Monday, December 03 15:43:59
The euro leaped to its highest level against the U.S. dollar in six weeks today as concerns abated about debt-burdened Greece and Spain while Chinese data allayed worries about global economic growth.
The single currency shared by 17 countries, which was already gaining on signs Germany may be open to a Greek debt write-down, hit new highs after Spain formally asked for European funds to recapitalise its banking sector.
Demand for euros was also buoyed by economic data out of the region.
German Chancellor Angela Merkel said on Sunday Greece's creditors may look at writing down more of its debt, a move that would make the country's debt burden more easily sustainable.
Greece said it would spend 10 billion euros to buy back bonds at a price range that topped market expectations, boosting hopes it can cut its ballooning debt and unlock long-delayed aid. A successful buyback is central to the efforts of Greece's foreign lenders to put the near-bankrupt country's debt back on a sustainable footing and would clear the way for the funding Athens needs to avoid running out of cash.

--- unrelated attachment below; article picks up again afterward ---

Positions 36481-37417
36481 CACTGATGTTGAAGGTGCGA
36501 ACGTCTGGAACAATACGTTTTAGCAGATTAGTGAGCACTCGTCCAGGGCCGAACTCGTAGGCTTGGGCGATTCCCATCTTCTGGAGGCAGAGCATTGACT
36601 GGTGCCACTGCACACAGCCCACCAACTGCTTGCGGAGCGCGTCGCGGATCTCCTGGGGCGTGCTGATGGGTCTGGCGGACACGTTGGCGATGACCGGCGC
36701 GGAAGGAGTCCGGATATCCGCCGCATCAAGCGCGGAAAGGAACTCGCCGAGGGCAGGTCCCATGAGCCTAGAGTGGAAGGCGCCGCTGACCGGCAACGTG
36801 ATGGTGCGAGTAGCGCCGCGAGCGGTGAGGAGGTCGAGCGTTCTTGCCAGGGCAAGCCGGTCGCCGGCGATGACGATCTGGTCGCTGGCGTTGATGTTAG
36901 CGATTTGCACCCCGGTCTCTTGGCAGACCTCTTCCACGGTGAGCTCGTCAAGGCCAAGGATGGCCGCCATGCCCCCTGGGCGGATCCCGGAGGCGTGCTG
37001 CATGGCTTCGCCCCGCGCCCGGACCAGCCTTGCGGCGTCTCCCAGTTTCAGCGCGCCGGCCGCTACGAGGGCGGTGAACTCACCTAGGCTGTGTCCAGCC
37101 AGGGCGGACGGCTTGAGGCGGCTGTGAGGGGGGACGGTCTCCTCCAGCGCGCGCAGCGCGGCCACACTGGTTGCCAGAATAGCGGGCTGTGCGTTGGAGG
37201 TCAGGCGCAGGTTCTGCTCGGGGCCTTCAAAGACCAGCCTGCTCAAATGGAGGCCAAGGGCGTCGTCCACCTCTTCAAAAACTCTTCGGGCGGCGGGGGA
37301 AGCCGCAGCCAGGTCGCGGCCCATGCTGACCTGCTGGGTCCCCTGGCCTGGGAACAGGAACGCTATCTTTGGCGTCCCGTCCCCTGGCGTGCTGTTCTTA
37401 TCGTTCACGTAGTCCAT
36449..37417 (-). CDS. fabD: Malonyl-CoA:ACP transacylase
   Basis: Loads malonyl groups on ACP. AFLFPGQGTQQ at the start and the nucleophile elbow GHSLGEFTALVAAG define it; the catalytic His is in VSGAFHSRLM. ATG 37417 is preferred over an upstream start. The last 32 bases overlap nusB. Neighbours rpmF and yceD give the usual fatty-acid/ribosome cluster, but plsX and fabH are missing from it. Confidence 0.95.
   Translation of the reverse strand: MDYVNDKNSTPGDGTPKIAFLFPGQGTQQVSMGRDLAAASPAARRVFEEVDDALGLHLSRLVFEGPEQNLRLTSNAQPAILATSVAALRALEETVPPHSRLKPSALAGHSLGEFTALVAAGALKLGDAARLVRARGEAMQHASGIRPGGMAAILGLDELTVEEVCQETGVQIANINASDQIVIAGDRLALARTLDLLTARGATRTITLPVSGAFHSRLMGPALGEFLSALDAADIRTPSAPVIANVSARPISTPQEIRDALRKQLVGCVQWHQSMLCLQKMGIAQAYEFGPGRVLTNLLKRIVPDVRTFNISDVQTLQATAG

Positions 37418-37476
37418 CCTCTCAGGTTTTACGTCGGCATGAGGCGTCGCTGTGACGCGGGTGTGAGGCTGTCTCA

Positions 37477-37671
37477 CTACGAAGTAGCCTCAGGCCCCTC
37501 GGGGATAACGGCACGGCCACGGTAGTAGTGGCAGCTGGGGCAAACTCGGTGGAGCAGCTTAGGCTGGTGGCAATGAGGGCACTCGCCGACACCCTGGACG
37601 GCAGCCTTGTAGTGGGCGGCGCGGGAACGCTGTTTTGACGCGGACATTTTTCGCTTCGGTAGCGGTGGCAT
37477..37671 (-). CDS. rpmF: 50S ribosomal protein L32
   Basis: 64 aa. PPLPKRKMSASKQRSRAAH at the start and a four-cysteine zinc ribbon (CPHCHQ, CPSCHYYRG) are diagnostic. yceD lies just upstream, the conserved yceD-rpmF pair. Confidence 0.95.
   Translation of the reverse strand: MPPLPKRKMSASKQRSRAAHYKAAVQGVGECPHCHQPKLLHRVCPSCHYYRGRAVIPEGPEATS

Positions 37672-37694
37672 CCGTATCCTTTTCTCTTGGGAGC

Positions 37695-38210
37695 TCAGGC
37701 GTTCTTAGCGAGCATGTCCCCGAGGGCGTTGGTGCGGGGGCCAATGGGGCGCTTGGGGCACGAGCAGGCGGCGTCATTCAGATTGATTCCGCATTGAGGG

"The successful completion of the repurchase will unlock bailout cash from the IMF and help secure the flow of rescue funds from the so-called "troika" in 2013," said Ilya Spivak, currency strategist at DailyFX in New York.
Greece's "troika" of lenders includes the International Monetary Fund, European Union and the European Central Bank.
"Confidence may be threatened as the closely-watched U.S. ISM print comes across the wires," Spivak said.
The euro climbed to $1.3073, its highest since Oct. 23, before paring gains to last trade up 0.4 percent on the day at $1.3038. (C ) Reuters